I had a borrowed Beatle’s Sgt. Pepper’s Lonely Hearts Club Band album, a curfew, and a six-mile walk ahead of me. Two sweaty hours later, I trudged up the gray cement steps that led to the freshly painted white front door and new deadbolt. I pulled out my house key and entered an empty house where cigarette smoke lingered underneath my mother’s floral perfume and bleach. As I shut and locked the door behind me, I could almost empathize with the inmate making the final walk on death row.
I was home with a half-hour to spare, but my obedience would go unrewarded. Being late, though, always carried a heavy penalty. The forceful precision of control that my parents so freely shared with me had numbed my soul. Being around them required a polished skill of always agreeing or, in other cases, remaining unseen. Over the years, I’ve tolerated flaring tempers, aggressive anger, and the opposite end of the spectrum, unlimited extravagance.
A loud sigh escaped as another headache began beating on my head, and I reached for the aspirin my mother kept in the kitchen cabinet. As soon as the welcomed tablet slid down my throat, I saw a note on the cold, white tile counter.
It indifferently started with my name.
We will be late tonight. We are going out with some friends for dinner after our game.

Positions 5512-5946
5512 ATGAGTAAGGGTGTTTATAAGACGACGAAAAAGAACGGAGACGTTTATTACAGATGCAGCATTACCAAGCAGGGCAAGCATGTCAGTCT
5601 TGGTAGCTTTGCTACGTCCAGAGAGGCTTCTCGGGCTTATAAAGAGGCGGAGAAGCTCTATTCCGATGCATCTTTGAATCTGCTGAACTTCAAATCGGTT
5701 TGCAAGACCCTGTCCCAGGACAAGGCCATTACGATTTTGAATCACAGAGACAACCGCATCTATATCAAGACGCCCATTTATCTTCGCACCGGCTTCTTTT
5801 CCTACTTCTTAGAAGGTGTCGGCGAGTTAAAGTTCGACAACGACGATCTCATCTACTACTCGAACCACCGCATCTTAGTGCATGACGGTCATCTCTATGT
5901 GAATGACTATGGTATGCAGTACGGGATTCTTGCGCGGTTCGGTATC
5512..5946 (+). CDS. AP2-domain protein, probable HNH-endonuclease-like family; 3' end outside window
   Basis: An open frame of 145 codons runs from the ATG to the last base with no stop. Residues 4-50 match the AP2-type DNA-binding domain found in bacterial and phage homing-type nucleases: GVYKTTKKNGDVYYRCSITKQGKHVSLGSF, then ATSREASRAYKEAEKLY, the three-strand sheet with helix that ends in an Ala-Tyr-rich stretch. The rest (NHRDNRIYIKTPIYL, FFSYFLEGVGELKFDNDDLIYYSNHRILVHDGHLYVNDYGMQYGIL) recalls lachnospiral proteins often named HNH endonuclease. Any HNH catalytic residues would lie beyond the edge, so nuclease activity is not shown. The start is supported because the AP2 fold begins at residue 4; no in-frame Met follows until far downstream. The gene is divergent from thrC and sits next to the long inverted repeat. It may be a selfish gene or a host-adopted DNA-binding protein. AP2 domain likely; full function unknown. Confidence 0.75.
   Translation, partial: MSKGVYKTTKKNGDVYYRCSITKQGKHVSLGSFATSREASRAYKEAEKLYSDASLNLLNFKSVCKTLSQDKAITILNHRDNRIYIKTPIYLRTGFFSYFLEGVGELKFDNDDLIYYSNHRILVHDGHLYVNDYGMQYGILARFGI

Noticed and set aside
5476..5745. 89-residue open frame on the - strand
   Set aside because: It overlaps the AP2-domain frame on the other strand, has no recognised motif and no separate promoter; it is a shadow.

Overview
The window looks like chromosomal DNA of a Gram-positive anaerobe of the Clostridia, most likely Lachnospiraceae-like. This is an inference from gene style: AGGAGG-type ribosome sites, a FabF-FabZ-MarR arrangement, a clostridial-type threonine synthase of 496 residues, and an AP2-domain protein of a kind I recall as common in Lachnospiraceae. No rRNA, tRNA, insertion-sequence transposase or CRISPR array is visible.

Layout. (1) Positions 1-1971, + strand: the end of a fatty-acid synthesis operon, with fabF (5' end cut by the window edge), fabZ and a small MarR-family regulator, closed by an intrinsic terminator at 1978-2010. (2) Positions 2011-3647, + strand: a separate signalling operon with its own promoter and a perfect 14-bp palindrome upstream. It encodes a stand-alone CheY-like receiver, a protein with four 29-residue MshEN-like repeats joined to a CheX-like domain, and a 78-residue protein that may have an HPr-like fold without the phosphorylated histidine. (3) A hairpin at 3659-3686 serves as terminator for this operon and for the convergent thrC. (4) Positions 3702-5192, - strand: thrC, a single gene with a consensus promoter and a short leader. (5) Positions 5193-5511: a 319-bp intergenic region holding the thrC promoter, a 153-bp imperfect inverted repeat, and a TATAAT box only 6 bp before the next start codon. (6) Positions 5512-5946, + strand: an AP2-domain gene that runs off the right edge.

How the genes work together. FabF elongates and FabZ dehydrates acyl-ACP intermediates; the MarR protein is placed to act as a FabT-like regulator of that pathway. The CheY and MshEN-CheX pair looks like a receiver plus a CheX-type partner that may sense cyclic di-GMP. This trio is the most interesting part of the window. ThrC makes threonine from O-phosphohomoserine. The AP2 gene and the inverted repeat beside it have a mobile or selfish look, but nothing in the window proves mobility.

Do not take a shower or wash your hair. Make sure you feed the cat, and there are TV dinners in the freezer for you. Don’t stay up past 10:00. Tomorrow is a school day.
Rage filled my fourteen-year-old body as I crumpled the note and threw it on the floor.
“Don’t wash my hair!” I screamed.
Did they think I enjoyed going to school with thin oily hair and being that girl? I’d found my way around it by using baby powder or a ponytail, but their cutbacks were always at my expense. Sure, there was a drought and a projected water shortage, but that didn’t stop my parents from washing down the cement backyard or cleaning their cars every week. It certainly didn’t impede them from their daily showers—only me.
My fury wasn’t from that single moment of entering an empty house or reading a note. It was an accumulation of many, many moments. Mental and physical abuse beats you over and over until that one time when it breaks you. This was that time.
I carefully removed the vinyl record from the well-worn cover I had brought home from my best friend’s house and cranked up the volume, hoping the Beatles would soothe my soul. Unfortunately, even music didn’t help. All my defenses disappeared as fast as my logic. I wanted to tear the yellow grasscloth off the walls, rip down the horrible orange curtains, and shatter the new crystal wine glasses. What little sense I had left stopped me from destruction, but that pushed the pain inside.
I automatically went to the one thing our family had in common, the fully stocked bar. I grabbed the vodka bottle as I’d done many times before, but this time I didn’t just take a swig—I guzzled.
“This will show them when they find me dead.” I smiled. Yes, too much alcohol kills.
After I finished what had remained of that bottle, I turned the album over and moved on to the scotch, then gin and tequila. I kept drinking and drinking like I had been lost in a desert with no water. I gulped and gulped the burning liquid as time moved forward.
A pleasant numbness flowed through me as I stumbled across the room. Was there enough alcohol coursing through me to end this miserable life?